DeAngelo Jones as Philip Hamilton,, Shaq Taylor as Aexandrer Hamilton, Billy Nevers as LaFayette and KM Drew Boateng as Hercles Mulligan. Pictures: Danny Kaan.


Birmingham Hippodrome


Mix urban hip-hop and rap with the glitz of Broadway and the result is theatre magic with a musical that more than lives up to the hype.

It is a big musical in every way, a big cast, a big story and in the 50 years or so years doing this job the biggest theatre set I have ever seen, a majestic affair of bricks and beams rising high into the exposed flies topped with a vast roof filling lighting rig – this is a show that means business.

We open in the 1770s at a time of turmoil in Britain’s American colonies, with the colonists largely autonomous in their daily affairs having taxes and import duties imposed on them from 3,000 miles away by Parliament in London, where they had little or no say. There were demands of “no taxation without representation” and acts of rebellion, such as the Boston Tea Party. The unrest was leading inevitably along the path to a war of independence.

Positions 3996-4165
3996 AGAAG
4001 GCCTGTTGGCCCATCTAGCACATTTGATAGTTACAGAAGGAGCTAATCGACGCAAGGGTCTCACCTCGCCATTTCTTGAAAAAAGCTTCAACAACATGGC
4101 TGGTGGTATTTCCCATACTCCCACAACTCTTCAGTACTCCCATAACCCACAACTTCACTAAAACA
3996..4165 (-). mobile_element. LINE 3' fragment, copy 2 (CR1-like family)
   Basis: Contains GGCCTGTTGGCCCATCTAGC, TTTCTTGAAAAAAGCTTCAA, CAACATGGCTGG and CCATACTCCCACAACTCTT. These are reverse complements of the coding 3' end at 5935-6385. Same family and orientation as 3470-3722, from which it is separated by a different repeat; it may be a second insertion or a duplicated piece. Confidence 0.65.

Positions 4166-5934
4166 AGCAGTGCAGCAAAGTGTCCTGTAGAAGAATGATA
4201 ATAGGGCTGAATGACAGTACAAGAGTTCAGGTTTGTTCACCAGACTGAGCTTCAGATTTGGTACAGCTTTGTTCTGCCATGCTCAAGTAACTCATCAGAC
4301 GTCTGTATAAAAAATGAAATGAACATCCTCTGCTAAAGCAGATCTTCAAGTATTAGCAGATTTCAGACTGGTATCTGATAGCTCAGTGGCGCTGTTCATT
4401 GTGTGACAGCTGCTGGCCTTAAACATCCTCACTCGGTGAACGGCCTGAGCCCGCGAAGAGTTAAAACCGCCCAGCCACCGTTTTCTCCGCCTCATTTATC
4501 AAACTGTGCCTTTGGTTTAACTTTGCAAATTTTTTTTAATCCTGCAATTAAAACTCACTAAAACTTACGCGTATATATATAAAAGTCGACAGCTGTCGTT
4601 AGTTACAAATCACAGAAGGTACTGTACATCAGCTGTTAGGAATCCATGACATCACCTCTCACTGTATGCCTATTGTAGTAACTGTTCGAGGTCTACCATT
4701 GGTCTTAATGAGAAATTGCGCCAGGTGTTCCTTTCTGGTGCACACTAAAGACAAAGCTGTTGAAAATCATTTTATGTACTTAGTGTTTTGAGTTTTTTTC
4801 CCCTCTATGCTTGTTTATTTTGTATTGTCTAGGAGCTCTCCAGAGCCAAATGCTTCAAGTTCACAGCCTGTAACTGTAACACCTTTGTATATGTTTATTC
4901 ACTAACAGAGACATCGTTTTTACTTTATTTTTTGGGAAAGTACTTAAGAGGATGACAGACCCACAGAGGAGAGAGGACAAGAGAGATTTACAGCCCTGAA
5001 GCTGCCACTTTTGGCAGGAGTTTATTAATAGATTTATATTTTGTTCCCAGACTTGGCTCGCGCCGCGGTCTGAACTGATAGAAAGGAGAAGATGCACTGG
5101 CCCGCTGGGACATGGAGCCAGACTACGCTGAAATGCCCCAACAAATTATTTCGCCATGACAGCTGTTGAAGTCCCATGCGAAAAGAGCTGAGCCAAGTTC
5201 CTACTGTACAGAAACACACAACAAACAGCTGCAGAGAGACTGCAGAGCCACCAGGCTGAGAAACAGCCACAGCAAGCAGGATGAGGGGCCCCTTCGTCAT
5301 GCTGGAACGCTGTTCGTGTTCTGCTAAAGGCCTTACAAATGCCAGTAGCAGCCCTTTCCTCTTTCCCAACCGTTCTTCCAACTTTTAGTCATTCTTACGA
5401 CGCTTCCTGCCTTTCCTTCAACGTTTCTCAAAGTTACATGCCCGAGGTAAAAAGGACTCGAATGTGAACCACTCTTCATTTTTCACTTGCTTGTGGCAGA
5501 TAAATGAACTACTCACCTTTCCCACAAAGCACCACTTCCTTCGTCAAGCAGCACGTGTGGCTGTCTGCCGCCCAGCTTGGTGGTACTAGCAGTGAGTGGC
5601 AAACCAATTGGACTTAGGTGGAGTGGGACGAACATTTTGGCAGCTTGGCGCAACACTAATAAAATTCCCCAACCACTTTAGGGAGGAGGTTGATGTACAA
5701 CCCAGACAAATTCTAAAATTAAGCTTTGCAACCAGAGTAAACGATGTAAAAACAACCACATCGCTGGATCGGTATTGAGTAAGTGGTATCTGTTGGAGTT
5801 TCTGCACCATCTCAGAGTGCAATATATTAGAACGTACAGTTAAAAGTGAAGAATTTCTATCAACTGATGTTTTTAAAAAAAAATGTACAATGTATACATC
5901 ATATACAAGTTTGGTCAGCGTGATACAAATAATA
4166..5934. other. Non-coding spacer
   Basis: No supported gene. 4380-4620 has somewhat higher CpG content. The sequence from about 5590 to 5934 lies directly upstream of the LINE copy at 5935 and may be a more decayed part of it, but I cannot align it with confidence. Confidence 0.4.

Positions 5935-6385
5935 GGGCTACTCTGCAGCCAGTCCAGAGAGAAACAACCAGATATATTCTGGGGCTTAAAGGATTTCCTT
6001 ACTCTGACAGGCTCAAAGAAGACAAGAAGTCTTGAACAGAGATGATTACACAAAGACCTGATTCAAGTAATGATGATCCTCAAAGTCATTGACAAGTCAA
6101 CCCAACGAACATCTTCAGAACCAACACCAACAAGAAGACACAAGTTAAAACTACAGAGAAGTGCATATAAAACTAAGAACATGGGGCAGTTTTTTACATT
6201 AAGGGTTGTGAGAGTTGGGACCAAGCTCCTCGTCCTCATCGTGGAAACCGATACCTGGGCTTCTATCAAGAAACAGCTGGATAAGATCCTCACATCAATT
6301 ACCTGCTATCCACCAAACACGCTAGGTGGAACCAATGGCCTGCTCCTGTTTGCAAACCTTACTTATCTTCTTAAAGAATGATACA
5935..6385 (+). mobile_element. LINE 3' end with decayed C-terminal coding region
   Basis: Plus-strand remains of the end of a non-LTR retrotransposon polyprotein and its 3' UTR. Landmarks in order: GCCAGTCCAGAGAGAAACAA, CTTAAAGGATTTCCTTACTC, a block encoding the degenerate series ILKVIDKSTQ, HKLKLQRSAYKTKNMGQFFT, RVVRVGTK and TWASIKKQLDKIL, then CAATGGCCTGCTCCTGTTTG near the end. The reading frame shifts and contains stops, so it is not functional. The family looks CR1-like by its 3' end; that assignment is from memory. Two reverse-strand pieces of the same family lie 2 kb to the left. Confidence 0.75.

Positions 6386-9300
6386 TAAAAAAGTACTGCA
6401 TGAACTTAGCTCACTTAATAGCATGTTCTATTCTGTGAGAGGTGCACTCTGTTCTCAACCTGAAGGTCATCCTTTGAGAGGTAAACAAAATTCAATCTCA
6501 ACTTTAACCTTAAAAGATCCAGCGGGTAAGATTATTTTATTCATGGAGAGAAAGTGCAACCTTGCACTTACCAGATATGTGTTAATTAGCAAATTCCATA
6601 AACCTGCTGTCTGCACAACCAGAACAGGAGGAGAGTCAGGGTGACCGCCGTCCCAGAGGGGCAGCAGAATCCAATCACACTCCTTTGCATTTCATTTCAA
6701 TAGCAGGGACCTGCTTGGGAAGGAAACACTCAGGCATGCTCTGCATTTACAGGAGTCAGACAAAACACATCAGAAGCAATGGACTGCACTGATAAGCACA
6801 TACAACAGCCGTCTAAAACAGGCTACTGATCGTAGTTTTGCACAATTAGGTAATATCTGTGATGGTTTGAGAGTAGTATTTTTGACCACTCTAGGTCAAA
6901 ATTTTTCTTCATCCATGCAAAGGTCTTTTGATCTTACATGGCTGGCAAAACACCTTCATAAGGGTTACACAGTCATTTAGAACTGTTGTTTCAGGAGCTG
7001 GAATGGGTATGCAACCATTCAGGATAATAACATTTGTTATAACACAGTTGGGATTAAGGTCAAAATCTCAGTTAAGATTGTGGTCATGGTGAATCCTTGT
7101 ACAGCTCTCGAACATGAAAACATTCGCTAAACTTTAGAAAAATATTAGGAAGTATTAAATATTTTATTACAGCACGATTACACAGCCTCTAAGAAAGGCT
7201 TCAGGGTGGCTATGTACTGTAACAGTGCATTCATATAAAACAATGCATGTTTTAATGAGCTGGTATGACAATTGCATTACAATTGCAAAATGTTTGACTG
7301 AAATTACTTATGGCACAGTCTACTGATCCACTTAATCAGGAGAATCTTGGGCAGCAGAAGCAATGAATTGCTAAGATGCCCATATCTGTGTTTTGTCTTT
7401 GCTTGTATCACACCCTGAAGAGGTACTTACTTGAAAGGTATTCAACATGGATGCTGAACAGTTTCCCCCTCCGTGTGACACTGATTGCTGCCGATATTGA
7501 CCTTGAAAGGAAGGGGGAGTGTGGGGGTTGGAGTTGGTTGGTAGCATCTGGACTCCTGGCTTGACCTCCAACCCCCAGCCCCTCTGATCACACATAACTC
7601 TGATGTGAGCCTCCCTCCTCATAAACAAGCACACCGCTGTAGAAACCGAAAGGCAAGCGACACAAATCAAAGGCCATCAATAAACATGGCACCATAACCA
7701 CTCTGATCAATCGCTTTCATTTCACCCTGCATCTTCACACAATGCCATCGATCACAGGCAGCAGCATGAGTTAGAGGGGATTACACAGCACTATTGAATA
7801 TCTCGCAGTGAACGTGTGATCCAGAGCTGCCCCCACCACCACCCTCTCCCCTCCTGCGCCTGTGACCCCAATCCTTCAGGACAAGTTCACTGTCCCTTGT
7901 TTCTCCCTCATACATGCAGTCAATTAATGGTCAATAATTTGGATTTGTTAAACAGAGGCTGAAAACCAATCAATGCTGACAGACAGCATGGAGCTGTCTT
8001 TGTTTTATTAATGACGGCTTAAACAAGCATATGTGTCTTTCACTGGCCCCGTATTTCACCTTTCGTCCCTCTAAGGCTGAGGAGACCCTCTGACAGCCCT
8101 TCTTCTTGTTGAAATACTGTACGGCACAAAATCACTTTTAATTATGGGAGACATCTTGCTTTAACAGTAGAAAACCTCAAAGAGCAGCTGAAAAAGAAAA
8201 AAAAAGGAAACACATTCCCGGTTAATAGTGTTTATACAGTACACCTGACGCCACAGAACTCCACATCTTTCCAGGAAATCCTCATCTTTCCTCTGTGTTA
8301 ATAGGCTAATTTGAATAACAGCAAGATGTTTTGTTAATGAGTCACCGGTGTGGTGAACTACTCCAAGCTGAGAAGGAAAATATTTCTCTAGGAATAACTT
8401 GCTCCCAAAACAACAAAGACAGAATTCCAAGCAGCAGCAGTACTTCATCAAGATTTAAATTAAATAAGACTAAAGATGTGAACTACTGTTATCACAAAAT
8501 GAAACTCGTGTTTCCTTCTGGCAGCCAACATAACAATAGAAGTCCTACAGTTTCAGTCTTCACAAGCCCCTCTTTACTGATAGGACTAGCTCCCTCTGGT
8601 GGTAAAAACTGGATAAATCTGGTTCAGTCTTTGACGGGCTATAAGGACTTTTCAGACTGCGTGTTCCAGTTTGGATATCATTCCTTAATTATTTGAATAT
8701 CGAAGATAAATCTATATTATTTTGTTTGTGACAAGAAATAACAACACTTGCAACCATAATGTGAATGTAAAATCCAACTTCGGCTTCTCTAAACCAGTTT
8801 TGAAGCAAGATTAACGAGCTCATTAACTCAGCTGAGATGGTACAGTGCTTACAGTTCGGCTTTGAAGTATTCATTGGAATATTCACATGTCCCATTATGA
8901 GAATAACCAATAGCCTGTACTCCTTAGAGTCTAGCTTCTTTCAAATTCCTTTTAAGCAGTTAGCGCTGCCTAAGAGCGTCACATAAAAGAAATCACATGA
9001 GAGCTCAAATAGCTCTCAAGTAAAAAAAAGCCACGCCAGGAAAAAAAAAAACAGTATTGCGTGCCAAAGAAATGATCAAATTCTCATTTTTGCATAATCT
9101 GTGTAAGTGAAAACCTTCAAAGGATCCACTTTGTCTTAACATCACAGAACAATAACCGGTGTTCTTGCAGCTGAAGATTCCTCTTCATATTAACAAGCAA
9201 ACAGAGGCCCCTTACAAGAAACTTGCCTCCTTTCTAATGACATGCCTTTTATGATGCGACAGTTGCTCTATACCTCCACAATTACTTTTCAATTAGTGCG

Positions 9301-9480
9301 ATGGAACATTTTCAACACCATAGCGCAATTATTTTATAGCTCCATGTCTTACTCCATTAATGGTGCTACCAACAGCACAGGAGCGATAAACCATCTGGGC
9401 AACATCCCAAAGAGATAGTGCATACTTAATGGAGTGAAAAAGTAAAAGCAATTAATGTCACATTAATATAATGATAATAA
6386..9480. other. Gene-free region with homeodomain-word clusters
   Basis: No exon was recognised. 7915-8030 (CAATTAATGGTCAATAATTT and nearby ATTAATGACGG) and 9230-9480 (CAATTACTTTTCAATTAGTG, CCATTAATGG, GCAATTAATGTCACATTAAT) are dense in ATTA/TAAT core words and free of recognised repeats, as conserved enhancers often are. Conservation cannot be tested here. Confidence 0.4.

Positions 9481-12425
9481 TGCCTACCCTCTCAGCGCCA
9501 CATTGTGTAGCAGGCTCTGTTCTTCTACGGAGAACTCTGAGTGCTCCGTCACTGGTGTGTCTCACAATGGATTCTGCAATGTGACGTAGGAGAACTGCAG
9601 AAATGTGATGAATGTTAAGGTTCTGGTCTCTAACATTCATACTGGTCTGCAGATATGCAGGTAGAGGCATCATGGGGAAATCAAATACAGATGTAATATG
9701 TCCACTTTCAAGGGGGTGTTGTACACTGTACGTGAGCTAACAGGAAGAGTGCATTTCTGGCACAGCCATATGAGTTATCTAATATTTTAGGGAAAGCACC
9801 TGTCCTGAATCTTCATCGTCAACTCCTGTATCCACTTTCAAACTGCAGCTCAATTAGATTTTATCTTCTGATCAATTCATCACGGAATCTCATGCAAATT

Here we follow the American protagonists with the young idealist and ambitious Alexander Hamilton on the fringes of fame and looking for a way in. Shaq Taylor, who was last in these parts as the beast who captured beauty, is a splendid Hamilton, he captures his drive and single-minded ambition for both America and himself and Taylor manages to make his character age convincingly over the 40 years or so covered from his arrival in America to his death in a duel. His only problem is that Hamilton is a difficult man to like.



Sam Oladeinde as Aaron Burr and Company

Trying to keep him on track, with the advice smile more, talk less, is fellow lawyer Aaron Burr, a quieter, more cautious man in the confident hands of Sam Oladeinde, an alumni of The Royal Academy of Music and a qualified solicitor – and he probably needed his own legal advice as the once friends become enemies and Hamilton was to die at the hands of Burr in a dual. Burr was subsequently unsuccessfully tried for treason.